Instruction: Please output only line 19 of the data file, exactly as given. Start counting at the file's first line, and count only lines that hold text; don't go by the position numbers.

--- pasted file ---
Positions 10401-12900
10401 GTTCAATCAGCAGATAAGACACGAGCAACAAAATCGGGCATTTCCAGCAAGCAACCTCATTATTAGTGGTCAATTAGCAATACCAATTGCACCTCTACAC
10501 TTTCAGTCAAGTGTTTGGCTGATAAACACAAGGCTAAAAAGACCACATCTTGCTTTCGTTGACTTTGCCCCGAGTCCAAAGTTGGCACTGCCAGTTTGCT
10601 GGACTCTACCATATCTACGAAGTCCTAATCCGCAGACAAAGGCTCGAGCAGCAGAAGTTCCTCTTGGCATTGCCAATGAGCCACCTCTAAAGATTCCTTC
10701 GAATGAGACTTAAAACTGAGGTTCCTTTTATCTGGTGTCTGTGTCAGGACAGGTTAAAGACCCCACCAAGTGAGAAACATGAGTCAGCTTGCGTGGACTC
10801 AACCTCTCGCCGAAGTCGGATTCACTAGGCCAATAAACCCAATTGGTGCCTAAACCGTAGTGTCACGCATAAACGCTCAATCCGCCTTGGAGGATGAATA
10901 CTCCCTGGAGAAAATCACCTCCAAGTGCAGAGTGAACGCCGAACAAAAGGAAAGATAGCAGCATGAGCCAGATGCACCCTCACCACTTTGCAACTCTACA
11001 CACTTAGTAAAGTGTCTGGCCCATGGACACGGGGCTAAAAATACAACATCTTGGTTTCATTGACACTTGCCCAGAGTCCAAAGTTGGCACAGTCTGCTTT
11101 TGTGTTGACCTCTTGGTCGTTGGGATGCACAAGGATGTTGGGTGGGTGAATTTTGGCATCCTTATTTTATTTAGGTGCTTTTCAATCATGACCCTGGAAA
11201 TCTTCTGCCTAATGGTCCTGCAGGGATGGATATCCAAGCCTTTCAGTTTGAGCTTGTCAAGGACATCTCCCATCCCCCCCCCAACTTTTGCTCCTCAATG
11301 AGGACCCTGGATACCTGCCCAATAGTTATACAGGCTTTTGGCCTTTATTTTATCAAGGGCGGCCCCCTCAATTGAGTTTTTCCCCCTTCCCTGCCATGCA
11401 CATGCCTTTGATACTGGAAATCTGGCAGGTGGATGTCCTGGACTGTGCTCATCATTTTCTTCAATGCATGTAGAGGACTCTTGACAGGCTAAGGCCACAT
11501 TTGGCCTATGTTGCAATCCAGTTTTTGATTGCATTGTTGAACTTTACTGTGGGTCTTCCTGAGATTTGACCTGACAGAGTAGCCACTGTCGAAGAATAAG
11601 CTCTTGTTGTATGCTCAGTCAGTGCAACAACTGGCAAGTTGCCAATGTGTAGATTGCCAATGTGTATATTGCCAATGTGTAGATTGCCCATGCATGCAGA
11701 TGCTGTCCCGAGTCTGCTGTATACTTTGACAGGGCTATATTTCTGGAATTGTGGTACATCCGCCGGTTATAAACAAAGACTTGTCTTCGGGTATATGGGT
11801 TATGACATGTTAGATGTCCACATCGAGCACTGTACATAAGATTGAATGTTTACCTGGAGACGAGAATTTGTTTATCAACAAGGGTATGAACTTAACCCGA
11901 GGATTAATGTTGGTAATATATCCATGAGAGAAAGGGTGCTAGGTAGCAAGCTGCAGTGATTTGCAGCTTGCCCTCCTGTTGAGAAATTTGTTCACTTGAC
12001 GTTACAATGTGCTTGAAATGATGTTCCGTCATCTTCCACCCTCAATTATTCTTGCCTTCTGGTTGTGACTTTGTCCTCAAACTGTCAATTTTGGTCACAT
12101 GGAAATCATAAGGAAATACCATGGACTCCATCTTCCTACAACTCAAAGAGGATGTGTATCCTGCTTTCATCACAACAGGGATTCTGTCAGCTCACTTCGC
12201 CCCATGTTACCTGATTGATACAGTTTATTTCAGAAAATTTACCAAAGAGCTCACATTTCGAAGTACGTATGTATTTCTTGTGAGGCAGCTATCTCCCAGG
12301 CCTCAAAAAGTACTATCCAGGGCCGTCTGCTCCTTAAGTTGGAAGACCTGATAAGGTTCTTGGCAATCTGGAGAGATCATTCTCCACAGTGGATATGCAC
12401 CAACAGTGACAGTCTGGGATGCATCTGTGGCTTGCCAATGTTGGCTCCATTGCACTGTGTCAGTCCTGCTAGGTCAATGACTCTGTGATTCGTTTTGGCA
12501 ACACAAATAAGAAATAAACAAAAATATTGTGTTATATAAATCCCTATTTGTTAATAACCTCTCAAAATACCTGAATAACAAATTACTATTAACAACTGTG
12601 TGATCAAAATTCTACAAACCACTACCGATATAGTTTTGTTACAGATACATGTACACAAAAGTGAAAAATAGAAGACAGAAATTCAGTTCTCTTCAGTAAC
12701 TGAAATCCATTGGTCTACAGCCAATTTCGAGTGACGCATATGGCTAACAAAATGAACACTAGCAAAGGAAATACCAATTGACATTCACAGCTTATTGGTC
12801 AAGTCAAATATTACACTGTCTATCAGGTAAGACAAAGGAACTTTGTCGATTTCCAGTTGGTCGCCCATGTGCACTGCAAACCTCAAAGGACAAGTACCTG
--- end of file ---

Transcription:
12101 GGAAATCATAAGGAAATACCATGGACTCCATCTTCCTACAACTCAAAGAGGATGTGTATCCTGCTTTCATCACAACAGGGATTCTGTCAGCTCACTTCGC